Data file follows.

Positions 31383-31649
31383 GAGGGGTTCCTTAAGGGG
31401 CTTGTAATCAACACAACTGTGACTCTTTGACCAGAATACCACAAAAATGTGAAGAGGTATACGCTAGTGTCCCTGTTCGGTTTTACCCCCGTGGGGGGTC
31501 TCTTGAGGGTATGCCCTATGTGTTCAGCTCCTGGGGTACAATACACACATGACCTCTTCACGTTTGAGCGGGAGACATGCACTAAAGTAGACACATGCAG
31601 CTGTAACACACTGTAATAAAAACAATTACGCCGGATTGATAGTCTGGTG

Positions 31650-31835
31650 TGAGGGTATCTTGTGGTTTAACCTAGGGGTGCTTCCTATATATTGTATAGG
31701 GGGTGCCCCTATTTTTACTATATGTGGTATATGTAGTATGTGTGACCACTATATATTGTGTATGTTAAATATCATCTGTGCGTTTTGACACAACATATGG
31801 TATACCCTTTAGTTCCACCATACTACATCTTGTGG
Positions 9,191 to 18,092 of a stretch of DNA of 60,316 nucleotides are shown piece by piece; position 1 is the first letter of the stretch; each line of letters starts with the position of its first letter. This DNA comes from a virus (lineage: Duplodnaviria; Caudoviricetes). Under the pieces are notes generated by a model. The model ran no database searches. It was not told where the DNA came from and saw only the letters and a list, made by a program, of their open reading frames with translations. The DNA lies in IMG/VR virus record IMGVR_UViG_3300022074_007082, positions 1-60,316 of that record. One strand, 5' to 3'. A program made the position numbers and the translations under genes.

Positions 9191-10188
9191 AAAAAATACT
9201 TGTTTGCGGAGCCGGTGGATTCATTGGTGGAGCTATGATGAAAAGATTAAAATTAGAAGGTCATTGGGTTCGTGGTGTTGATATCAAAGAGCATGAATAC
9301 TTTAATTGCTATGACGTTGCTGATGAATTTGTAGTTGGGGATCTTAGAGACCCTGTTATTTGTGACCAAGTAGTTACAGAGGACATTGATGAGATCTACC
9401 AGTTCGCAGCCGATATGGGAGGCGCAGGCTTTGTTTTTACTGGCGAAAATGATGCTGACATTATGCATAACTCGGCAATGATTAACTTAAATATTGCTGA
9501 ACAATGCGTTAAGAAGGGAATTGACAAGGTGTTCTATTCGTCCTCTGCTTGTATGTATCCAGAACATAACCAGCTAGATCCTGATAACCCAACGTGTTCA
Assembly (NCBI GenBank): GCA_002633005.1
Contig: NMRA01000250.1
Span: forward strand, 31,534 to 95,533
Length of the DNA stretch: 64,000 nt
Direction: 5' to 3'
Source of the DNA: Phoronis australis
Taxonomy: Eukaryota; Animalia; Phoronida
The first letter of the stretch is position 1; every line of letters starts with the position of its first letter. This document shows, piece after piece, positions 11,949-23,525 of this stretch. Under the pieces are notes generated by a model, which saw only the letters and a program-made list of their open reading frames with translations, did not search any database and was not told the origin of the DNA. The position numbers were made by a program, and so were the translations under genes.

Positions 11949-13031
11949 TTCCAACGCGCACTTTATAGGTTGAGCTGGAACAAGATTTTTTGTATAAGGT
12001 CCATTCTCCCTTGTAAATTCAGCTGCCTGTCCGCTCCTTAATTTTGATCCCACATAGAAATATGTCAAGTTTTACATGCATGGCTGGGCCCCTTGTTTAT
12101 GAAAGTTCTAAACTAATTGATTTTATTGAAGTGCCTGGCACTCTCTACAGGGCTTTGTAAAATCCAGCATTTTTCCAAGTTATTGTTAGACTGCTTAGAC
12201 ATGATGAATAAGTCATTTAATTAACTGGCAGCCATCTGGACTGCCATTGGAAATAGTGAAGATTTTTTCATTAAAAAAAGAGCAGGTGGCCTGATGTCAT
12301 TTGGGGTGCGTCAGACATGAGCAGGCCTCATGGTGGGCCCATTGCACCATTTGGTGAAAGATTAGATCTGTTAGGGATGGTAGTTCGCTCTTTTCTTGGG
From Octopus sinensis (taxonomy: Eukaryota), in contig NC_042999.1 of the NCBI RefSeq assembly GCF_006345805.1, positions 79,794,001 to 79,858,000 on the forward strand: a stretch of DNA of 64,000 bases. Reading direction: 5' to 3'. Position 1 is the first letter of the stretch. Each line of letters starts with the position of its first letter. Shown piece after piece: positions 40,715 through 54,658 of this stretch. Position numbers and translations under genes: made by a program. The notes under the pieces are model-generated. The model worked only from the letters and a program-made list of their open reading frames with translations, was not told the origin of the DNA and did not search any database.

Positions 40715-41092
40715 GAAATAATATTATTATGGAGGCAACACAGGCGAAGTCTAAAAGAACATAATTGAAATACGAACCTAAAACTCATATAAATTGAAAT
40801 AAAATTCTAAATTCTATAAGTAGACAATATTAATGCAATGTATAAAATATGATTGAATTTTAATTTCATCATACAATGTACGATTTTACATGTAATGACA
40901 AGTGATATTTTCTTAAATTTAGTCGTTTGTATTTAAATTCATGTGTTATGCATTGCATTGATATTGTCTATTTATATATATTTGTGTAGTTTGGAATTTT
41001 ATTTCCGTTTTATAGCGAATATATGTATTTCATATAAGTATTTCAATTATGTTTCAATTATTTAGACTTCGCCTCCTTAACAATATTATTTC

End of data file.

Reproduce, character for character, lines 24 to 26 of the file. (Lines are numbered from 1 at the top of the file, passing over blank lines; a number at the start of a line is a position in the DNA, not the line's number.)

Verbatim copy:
The first letter of the stretch is position 1; every line of letters starts with the position of its first letter. This document shows, piece after piece, positions 11,949-23,525 of this stretch. Under the pieces are notes generated by a model, which saw only the letters and a program-made list of their open reading frames with translations, did not search any database and was not told the origin of the DNA. The position numbers were made by a program, and so were the translations under genes.

Positions 11949-13031
11949 TTCCAACGCGCACTTTATAGGTTGAGCTGGAACAAGATTTTTTGTATAAGGT